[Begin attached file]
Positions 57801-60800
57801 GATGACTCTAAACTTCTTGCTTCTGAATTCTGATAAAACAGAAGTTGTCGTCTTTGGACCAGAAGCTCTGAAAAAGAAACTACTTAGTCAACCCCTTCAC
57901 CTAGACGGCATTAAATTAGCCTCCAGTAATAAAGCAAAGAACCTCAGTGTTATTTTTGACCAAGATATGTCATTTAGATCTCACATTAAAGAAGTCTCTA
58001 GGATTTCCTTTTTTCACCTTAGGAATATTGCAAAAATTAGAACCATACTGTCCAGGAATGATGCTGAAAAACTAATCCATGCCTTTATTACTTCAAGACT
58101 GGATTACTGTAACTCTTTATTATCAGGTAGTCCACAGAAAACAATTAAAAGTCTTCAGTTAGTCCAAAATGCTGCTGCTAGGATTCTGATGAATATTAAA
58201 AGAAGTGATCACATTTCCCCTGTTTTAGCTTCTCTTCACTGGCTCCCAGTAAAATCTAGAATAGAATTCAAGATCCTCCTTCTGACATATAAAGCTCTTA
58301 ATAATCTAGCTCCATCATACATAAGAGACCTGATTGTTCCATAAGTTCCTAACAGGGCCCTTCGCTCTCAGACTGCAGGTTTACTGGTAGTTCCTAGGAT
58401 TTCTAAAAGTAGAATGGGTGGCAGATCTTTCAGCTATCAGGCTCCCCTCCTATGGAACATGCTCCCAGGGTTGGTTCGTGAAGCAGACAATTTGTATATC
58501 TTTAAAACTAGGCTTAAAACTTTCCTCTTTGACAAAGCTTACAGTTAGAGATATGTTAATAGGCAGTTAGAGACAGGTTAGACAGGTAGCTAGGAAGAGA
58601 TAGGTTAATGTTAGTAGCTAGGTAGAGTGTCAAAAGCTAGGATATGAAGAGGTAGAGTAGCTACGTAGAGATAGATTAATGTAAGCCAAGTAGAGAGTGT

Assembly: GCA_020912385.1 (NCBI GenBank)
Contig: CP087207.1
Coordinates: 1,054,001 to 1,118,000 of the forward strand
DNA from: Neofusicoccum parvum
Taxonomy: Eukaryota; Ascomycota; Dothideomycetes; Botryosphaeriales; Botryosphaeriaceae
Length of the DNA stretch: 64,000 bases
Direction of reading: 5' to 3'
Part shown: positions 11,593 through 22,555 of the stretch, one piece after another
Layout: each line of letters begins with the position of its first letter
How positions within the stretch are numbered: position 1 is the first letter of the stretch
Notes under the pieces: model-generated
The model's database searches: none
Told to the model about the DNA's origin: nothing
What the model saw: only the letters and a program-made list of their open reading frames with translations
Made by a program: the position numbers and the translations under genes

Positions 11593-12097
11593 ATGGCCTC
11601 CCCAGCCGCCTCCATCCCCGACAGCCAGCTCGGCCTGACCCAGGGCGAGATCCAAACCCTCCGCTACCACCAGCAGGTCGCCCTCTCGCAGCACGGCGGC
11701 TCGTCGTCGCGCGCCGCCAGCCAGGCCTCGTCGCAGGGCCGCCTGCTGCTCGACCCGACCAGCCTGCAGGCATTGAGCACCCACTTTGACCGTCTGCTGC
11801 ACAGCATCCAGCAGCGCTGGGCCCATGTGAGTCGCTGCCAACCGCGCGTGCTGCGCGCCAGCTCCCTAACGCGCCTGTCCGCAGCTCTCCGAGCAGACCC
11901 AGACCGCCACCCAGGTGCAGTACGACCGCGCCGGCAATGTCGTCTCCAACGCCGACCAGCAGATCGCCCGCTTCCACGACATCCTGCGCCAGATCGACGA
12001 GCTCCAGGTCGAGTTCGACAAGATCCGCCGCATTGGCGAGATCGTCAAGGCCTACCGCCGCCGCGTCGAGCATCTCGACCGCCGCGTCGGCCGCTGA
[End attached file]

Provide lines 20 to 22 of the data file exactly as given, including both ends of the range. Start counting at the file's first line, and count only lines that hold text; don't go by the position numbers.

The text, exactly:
How positions within the stretch are numbered: position 1 is the first letter of the stretch
Notes under the pieces: model-generated
The model's database searches: none